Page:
Karen refugees from Burma: Focus group analysis

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Abstract

This paper's aim is to describe the health experiences of a recently arrived group of refugees, the Karen from Burma, in an American midwestern city. Four focus groups were conducted in their native language with 40 Karen refugees: one group of ten Sgaw Karen speaking men and one of women, one of East Pwo Karen speaking men and one of women. The focus groups and two additional individual interviews were coded using NVivo-9. The findings emphasize the significant communication barriers experienced by the Karen. The data provide rich insights into the struggles being experienced by these new Americans in their own words and highlight some of their differences from previous Asian refugees. These data are derived from focus groups with refugees in one city in the USA with few available demographic details. Their experiences and observations may not apply to other Burmese refugee groups in other cities and countries. The data emphasize the complexity of language of this group of Burmese refugees which acts as a significant barrier to accessing health care. Poor or improper interpretation has increased obstacles. Data indicate that many struggle with simple health care tasks that are likely taken for granted by most providers. There appears to be more alcohol and tobacco usage amongst both genders than in other recently arrived Asian groups. This is original research, which supplements a prior chart review and overview paper by the first author and supplements the otherwise scant literature on this group outside Asia.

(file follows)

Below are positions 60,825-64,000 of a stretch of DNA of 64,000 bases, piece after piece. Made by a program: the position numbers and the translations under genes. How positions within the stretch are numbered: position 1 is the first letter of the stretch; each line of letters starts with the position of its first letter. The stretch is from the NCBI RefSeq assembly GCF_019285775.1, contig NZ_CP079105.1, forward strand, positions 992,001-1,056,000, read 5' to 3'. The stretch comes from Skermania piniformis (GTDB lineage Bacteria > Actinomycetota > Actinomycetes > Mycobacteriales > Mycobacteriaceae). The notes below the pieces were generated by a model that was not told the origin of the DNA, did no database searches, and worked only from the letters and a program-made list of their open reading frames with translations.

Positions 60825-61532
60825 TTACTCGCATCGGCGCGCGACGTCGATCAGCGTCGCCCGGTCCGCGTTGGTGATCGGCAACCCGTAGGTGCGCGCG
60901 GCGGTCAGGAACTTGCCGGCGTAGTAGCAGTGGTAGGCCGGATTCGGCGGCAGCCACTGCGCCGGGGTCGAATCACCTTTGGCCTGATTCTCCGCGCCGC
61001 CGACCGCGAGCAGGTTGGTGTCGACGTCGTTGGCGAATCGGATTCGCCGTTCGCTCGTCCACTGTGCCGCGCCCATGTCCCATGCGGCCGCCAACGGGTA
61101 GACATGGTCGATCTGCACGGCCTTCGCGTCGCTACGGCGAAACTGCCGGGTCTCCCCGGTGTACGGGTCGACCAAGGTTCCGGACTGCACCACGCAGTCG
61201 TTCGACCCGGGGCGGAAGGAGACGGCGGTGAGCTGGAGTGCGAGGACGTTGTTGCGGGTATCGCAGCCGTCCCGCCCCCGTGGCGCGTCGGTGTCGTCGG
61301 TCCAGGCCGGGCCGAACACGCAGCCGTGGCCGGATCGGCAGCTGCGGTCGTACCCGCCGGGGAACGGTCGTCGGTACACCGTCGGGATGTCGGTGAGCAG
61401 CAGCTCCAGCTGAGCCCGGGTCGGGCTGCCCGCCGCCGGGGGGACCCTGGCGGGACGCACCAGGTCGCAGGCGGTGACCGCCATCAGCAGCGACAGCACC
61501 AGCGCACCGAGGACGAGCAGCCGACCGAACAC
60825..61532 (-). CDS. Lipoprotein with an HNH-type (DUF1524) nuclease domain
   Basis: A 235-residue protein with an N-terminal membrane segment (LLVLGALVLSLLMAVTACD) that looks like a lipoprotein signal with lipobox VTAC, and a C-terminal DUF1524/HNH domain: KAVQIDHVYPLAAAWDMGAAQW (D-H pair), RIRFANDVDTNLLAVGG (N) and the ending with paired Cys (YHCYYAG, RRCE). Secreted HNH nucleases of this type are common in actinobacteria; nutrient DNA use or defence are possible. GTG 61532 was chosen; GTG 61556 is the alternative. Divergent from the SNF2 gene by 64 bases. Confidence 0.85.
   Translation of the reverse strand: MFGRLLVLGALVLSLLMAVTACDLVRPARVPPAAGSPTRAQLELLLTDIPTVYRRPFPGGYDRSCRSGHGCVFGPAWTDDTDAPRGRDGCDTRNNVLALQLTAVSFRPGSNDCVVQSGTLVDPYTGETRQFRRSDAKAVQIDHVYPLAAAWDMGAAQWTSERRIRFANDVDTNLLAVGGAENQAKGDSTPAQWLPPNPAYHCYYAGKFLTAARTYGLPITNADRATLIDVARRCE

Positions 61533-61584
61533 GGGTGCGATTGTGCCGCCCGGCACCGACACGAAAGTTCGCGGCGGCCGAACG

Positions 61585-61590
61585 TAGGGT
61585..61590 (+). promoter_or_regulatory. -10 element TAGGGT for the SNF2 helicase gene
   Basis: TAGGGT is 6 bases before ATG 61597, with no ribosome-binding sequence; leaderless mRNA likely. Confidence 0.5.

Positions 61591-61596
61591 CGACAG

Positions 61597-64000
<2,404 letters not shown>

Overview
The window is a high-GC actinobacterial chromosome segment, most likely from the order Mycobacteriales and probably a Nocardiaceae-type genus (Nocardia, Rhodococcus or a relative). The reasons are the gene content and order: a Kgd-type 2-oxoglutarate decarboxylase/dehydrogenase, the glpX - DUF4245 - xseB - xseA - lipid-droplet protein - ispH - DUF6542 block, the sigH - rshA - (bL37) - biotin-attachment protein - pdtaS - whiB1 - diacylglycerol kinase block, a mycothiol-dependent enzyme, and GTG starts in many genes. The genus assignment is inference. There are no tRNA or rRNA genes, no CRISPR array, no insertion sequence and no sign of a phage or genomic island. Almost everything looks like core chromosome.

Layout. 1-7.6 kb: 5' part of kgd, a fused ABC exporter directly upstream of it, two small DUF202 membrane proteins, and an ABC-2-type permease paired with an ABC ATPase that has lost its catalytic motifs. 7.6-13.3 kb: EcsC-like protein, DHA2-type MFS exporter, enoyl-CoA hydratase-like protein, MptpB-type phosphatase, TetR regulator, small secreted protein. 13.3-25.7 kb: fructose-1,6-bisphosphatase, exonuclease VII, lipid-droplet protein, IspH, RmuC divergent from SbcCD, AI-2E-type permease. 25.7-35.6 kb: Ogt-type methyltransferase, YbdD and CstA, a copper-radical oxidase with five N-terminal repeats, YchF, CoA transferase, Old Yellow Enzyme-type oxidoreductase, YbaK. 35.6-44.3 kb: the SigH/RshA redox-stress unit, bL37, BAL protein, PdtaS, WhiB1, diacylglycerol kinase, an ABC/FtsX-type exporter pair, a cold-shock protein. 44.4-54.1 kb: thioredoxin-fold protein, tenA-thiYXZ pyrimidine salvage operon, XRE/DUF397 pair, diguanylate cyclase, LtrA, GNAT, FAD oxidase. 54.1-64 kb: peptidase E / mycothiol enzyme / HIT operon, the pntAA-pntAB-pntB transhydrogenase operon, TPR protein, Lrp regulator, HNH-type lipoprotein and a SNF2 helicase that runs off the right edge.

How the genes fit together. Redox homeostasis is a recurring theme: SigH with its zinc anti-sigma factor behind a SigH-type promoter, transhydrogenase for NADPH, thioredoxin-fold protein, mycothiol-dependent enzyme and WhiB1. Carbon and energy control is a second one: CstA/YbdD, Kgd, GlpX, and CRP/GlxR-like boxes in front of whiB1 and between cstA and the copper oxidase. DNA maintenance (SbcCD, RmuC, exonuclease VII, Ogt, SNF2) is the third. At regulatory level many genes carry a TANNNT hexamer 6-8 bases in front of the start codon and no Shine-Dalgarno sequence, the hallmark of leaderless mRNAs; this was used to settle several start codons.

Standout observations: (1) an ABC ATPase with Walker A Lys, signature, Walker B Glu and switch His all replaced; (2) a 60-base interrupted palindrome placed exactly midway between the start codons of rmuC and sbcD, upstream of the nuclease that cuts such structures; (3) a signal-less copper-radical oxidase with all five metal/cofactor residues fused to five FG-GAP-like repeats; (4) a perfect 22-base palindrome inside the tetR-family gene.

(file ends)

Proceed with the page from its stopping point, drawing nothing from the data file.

Original languageEnglish (US)
Pages (from-to)156-166
Number of pages11
JournalInternational Journal of Migration, Health and Social Care
Volume8
Issue number4
DOIs
StatePublished - Nov 30 2012

Keywords

  • Burma
  • Disadvantaged groups
  • Ethnic minorities
  • Focus groups
  • Health care
  • Immigrants
  • Karen
  • Pwo Karen
  • Qualitative analysis
  • Refugees
  • Sgaw Karen
  • United States of America

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